Throughout the 1970s, the Red Army Faction was the scourge of capitalist West Germany and Christian Klar one of its most notorious leaders — the force behind a murder spree that included the slayings of a federal prosecutor, an industrialist and the chief of a major bank.

On Friday, Klar walked free from prison after 26 years — angering family and friends of victims and many Germans who recalled the fear of living through the Marxist-Leninist group's terror campaign, which killed 34 people and injured hundreds before the group formally disbanded in 1998.

Opponents of Klar's release argue he has never expressed regret for his crimes, nor explicitly distanced himself from the Red Army Faction mantra that it was justified in its brutal response to what it viewed as capitalist oppression of workers and U.S. imperialism in West Germany.

"That a hardened criminal who was handed six life sentences could be released under such circumstances may be legally justifiable, but remains very difficult to accept," said Stephan Mayer, a lawmaker for the conservative Christian Democratic Union.

German law is based on the principle of rehabilitation and it is very common for convicted murderers to serve less than 20 years for life sentences. Several other former members of the Red Army Faction have also been released.

Only one former member of the group, Birgit Hogefeld, remains in prison. She will be eligible for parole in 2011.

Yet as a ringleader of the group's second generation, which carried out the "German Autumn," an especially bloody period of leftist violence in late 1977, Klar is perhaps Germany's most prominent former left-wing terrorist to walk free.

As the decades have passed, the Red Army Faction has become the stuff of pop culture, giving rise to a string of television dramas and feature films, many of which have faced criticism for glamorizing the era and portraying the young killers as Robin Hood-type characters.

Several of the group's symbols, such as its trademark machine gun and red star, have found their way into fashion items, from T-shirts to infant's bodysuits marked "Terrorist."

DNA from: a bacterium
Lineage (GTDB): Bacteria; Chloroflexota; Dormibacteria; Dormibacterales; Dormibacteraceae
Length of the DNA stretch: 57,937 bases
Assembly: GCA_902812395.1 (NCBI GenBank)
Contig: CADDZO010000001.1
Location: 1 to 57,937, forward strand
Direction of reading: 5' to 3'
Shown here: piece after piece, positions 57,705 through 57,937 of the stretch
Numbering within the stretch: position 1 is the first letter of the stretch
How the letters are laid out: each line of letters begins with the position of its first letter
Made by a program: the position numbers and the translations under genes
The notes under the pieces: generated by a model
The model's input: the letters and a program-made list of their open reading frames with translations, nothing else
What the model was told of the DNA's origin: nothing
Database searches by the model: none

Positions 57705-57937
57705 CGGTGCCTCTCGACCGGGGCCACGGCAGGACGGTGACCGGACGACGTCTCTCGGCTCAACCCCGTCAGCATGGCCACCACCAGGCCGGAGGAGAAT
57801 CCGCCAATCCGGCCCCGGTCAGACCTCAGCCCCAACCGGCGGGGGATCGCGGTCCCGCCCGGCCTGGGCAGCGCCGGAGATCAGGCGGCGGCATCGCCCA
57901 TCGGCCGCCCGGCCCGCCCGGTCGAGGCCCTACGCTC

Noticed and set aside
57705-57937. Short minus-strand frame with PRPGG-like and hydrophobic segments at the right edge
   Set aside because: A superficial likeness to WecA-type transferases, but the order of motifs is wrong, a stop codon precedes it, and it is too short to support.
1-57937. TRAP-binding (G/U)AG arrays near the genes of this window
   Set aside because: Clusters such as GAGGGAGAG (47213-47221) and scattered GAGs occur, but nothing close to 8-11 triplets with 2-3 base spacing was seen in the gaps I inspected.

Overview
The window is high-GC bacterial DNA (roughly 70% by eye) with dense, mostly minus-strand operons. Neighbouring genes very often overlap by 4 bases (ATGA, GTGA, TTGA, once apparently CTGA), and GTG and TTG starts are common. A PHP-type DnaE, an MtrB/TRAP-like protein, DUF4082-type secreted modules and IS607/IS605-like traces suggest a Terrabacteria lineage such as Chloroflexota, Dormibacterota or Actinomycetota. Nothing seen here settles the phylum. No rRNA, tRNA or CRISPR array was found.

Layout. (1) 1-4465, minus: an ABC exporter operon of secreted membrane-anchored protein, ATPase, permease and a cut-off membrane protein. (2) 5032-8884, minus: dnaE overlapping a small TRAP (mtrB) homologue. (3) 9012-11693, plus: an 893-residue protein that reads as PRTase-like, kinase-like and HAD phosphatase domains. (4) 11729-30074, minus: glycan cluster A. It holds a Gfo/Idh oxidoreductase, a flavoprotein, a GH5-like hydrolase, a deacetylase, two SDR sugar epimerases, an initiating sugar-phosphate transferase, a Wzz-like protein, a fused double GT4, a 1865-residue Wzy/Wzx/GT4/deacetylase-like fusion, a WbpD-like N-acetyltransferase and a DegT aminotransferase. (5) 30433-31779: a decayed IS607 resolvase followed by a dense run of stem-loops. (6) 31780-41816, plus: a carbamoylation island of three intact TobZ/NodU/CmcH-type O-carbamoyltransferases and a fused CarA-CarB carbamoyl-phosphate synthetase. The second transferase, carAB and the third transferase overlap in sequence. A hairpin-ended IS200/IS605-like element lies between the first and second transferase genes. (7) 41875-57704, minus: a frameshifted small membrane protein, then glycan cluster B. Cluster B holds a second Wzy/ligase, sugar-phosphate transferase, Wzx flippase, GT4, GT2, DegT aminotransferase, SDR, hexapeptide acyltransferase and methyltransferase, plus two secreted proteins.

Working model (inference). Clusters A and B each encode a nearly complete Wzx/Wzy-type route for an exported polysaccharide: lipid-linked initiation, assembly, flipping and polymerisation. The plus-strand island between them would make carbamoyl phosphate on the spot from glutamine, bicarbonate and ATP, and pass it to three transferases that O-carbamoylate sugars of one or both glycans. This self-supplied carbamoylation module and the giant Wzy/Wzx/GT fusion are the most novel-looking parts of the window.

The latest movie, "The Baader Meinhof Complex," directed by Uli Edel, came out in September and has been chosen as Germany's contender for a foreign-language Oscar nomination — despite criticism from families of the gang members that it misrepresents the group and is too violent.

In its early years RAF was often referred to as the Baader-Meinhof gang, after leading members Andreas Baader — who killed himself in prison after failed efforts to secure his release through extortion — and Ulrike Meinhof, who also committed suicide in prison.

Under Klar, the so-called second generation of the group went on to bomb U.S. military targets and assassinate a string of business and political figures.

Among the murders for which Klar was convicted were those of chief West German federal prosecutor Siegfried Buback, industrial association head Hanns-Martin Schleyer, and Dresdner Bank chief Juergen Ponto — all carried out in 1977.

Buback's son has repeatedly urged Klar to explain who pulled the trigger on his father when he and his two drivers were gunned down on April 7, 1977. Yet despite a fierce public debate and a review of the case, ordered by the nation's top security official, Klar has remained silent.

Asked Friday if he would be willing to speak with Klar, Buback said that while he wouldn't seek him out, he wouldn't hang up if he called.

"If Christian Klar would call me to tell me about what he or others did, of course I would speak with him," Buback told Focus weekly. "After all, we are still searching for the truth."

Klar's lawyer, Heinz-Juergen Schneider, expressed doubt his client would seek to make any statements to the public, insisting Klar was seeking to start a normal life.

Klar has been in prison since his arrested on Nov. 16, 1982. Ten years later, he was sentenced to six concurrent life sentences, as well as individual 15-year, 14-year and 12-year sentences.

According to Schneider, Klar plans to move to Berlin, where he was taking up an offer of apprenticeship at one of the nation's leading theaters, the Berliner Ensemble — founded by legendary leftwing playwright Berthold Brecht — as a stage technician.

The theater's director, Claus Peymann said at the time he felt Klar deserved a chance to try to reintegrate into society after so many years in prison.